Seems like there is some hostility towards sailing schools out there. May be due to some misinformation or maybe a few bad instructors/schools, so let me clear up a few things. (Yes, I have taught at a sailing school
First: In at least one of the sailing schools in Kemah
, a weekend ASA
101 sailing course is less than $300 which includes
classroom time, boat time, books, ASA registration
, certificates, a year's magazine subscription, a free mentor sail on the Bay on a later weekend, and a free boat charter
on another weekend after that. If you bring the boat back that you chartered for the day (usually a 28-32 foot older model) in reasonable condition, you can start chartering other, bigger, nicer boars whenever you want.
I took that course ten years ago, bought my boat soon after, and now have 8000+ miles on her, mostly in Gulf of Mexico
and a lot of that solo. I learned a lot in that class, despite that fact that I had sailed a catamaran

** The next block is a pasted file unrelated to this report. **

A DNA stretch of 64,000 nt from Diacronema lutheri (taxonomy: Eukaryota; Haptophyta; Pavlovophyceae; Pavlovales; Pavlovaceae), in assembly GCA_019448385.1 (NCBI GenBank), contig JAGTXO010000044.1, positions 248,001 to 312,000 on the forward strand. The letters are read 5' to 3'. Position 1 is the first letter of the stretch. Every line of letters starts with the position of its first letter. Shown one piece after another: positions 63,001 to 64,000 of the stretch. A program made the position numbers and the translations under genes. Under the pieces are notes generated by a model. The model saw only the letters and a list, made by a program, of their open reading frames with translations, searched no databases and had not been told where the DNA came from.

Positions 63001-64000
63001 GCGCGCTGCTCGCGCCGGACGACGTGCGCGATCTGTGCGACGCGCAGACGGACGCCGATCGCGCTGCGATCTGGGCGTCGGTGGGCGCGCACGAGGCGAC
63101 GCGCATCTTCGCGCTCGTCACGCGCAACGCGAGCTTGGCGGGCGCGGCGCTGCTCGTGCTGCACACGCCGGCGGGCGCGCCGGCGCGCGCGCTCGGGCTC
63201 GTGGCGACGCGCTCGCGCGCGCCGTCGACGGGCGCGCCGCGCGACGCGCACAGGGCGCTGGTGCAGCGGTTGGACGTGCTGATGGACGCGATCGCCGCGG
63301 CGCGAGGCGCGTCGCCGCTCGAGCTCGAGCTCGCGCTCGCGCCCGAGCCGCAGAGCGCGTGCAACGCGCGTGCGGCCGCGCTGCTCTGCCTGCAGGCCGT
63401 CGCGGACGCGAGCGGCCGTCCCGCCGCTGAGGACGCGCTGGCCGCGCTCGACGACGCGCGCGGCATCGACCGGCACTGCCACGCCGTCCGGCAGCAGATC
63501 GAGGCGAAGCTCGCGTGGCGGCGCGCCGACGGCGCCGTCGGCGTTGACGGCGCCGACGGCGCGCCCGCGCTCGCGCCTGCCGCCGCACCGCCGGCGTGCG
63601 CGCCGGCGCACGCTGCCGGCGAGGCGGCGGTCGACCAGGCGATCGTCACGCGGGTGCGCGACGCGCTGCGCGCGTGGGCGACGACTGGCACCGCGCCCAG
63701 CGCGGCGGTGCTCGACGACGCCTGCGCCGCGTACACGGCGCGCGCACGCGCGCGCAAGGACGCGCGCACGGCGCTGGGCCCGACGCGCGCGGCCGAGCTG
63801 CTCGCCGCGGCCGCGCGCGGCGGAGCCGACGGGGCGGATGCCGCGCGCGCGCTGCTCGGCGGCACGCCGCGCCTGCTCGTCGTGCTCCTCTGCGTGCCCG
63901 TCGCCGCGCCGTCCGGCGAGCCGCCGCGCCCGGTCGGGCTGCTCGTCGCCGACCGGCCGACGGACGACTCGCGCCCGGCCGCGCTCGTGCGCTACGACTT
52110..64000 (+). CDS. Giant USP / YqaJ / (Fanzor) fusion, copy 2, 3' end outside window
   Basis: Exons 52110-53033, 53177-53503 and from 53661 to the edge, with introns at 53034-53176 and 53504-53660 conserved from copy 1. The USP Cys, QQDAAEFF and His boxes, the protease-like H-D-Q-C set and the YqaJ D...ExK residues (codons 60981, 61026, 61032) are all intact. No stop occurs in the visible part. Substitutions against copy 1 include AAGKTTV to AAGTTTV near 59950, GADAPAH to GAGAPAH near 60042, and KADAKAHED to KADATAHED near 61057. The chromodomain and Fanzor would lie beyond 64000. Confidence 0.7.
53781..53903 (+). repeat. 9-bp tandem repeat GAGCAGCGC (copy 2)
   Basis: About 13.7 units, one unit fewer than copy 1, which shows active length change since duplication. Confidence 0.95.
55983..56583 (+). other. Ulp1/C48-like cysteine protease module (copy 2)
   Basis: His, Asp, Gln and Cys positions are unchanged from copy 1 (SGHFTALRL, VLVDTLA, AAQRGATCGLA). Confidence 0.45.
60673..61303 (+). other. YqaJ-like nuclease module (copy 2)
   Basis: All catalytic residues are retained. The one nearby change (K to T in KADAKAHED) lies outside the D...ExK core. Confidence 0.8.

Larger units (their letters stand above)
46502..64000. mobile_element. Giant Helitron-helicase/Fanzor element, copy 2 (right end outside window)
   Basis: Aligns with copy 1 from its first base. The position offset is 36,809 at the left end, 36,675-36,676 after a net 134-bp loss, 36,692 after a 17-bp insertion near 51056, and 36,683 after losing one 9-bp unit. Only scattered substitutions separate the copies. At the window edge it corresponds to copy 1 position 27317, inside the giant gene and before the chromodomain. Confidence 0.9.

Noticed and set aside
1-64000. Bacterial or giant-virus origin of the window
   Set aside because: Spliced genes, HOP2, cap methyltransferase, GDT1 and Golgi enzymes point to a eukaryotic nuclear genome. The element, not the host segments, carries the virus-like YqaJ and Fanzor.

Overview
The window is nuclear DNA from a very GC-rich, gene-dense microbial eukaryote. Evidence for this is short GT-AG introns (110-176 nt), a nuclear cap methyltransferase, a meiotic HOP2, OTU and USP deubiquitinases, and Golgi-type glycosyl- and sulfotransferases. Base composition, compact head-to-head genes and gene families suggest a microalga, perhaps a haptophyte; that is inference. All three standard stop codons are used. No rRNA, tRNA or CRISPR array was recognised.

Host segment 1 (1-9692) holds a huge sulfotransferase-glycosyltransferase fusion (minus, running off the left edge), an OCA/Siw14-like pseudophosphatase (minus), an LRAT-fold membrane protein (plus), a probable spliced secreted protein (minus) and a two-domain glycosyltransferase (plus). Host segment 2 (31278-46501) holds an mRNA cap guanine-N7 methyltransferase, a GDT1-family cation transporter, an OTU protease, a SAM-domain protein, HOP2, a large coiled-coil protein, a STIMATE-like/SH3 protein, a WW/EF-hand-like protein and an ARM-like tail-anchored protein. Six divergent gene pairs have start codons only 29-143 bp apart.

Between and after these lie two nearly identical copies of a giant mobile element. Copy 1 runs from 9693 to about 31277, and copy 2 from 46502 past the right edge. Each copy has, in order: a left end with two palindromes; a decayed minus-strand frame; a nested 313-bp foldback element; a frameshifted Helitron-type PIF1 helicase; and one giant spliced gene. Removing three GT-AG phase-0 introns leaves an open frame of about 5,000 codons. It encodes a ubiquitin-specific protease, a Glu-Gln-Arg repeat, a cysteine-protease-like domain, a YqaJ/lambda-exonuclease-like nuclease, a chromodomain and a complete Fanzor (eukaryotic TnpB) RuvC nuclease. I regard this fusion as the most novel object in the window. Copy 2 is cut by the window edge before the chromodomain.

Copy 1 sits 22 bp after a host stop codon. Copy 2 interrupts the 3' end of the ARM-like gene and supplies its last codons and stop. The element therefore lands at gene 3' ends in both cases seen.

in the Pacific for years before. It was the best $275 I've ever spent.
Second: Some of your friends here recommend that you just buy a boat and sail. Sailing in Gal Bay or the Gulf requires a minimum 30 ft boat if you plan to sail in diff wx conditions. This means you will have to find a full time dock/slip and handle a regular maintenance
schedule. This is an expensive proposition. Plan on $4000-5000/year.
Answer: Take the basic class (not the $2000 package you refer to) to refresh memory and learn some new stuff. Then charter
a few boats locally. Use the money you've saved by not
paying slip and maint fees
to get some friends together and go charter really cool boats in the Caribbean
using the cert you got from the class.
After you do that a couple of times, sit back, relax, and decide from there what to do with the flexibility and freedom you still have.